Why reduce overs in cricket?

Posted: September 7, 2011 by Editor in Cricket, Opinion
Tags: , ,

Srikrishnan Chandrasekaran

You never have a football match reduced to 15 minutes a half because of rain or a Grand Slam final reduced to best-of-three sets because of rain or inclement weather. When was the last time you saw a badminton final reduced to a one game affair? Or do you reduce the golf major reduced to a 6-hole final round? So, why only cricket? Who gives them the power to reduce a 20-overs per side game to a 5-over contest and call it a game? Are they afraid of refunds? Or, are they worried that the TV crew will have to work a day extra to set-up their cameras and have less time to move to the next stadium?

Cricket is unique because it has three distinct formats. When overs are the distinguishing factor from one format to the other, how do you call a 20-overs per side game as a T20 game one day and a ODI the other?

The ICC should come up with a new set of rules for the game of Cricket. The teams travel to a cricket country once in 4 years to play a full series. During that time there might be unavoidable circumstances that rules out the entire match irrespective of the purpose of the series. The first ODI between India and England was washed out because of rain. The series will be decided only with the remaining of the 4 matches. The system doesn’t look meaningful. At any cost the series should happen as is either by extending the schedule or reducing the number of days between the next match.

The farce of calling a 20-over per side game as ODI is unique to cricket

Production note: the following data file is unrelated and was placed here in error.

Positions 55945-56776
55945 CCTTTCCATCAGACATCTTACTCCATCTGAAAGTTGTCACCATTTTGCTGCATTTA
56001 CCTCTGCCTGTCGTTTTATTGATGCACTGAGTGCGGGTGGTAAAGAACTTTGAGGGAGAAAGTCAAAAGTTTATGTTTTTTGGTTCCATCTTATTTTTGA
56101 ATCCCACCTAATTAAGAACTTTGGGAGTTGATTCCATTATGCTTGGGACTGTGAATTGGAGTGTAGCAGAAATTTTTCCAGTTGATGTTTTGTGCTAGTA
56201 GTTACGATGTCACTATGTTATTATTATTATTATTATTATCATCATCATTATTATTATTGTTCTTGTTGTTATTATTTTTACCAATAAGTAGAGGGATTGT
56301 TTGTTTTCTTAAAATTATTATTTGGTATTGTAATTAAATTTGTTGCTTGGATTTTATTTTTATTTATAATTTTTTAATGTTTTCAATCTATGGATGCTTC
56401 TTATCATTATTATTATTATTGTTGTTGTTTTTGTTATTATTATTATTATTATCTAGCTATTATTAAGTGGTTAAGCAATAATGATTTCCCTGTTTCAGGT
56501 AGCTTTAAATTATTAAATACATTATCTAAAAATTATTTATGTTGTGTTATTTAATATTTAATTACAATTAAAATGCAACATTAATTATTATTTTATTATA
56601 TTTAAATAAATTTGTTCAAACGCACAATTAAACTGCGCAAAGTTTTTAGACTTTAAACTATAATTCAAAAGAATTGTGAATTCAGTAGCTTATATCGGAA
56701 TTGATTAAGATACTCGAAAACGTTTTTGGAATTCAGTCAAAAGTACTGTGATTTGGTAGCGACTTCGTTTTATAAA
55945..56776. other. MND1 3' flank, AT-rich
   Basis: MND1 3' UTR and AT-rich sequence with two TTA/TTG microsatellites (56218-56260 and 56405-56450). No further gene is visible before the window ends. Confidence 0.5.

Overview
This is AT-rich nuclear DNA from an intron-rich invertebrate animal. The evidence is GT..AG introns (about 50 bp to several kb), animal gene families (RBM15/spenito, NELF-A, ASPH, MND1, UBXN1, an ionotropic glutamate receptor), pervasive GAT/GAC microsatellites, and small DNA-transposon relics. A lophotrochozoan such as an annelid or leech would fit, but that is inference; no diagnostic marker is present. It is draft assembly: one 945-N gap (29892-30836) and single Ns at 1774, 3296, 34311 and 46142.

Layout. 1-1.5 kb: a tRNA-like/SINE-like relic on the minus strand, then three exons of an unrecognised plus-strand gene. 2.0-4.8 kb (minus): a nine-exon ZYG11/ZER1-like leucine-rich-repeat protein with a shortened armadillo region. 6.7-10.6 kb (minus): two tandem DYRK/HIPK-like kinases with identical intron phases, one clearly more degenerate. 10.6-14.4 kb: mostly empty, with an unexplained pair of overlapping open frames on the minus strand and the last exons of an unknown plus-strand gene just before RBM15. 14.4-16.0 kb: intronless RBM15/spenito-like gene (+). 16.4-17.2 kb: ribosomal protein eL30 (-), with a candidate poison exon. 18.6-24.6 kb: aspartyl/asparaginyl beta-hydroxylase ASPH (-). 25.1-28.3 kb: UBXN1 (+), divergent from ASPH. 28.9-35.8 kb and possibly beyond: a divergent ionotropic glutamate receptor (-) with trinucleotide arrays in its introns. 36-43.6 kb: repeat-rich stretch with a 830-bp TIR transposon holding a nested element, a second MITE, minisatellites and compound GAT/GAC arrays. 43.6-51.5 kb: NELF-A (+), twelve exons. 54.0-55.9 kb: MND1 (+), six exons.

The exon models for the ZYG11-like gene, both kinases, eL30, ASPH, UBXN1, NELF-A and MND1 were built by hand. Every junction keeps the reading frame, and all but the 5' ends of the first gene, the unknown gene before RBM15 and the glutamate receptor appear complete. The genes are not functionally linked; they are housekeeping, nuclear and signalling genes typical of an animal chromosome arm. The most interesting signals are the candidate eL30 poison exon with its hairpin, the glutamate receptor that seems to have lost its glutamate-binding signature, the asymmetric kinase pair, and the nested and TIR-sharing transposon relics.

There are a lot of other things involved in a series, like preparing the ground, infrastructure to the players and other officials, facilities to the fans and visitors to be handled by the home board. But there should be a backup plan from ICC or respective boards in the case of a match not being held for a reason, and then it should be compensated with in that stipulated period. The 2nd ODI between the teams had been reduced to 23 overs due to heavy rain. The match should be played as per the number of over scheduled. A 50 over game or a 20 over game at any cost should not be reduced. How can a 50 over match be reduced to 23 overs and it is considered as ODI match?

It doesn’t happen in many of the other sports as well as space. Take an example, due to unexpected circumstances a 10th standard public exam can be cancelled and it will be rescheduled. It will never be reduced from 100 marks to 5 marks exam. When a match is measured between 2 teams over 50 overs, how can it suddenly change to 23 overs and measure that performance as an ODI? It doesn’t make any sense.

Even during the last IPL final, the 20 over match was reduced to 17 overs per side. Why should the final of a tournament to be reduced due to rain. To bowl 6 overs it hardly takes about 30 minutes. For 8 PM IST IPL matches, the fans used to arrive at the ground by 6 PM and they will be very happy leaving the ground 30 minutes after the schedule by the playing the quota for a 20 overs match rather than have number of overs reduced.

In case the stipulated overs are not complete on the given day, the ICC/home board should schedule the match to a next day bearing all the cost and other infrastructure. For every space, there is back up plan for execution, why is it there not in cricket? Whether fans, reporters, advertising agencies and etc will be available or not, there should be at least few camera troops from ICC/home board to record the match and telecast it later. ICC can still earn their broadcast charges form their respective vendors / advertising companies by broadcasting the match next day.

The current system looks like ICC/home board want to run the matches because they doesn’t have a backup plan and they want to ensure their profits are met irrespective whether the players / teams / billions of fans across the globe will feel happy or not. Let’s try to play the games as is instead of reducing the overs for any unavoidable circumstances and changing the reality of the game thus reducing the spirit of the game.


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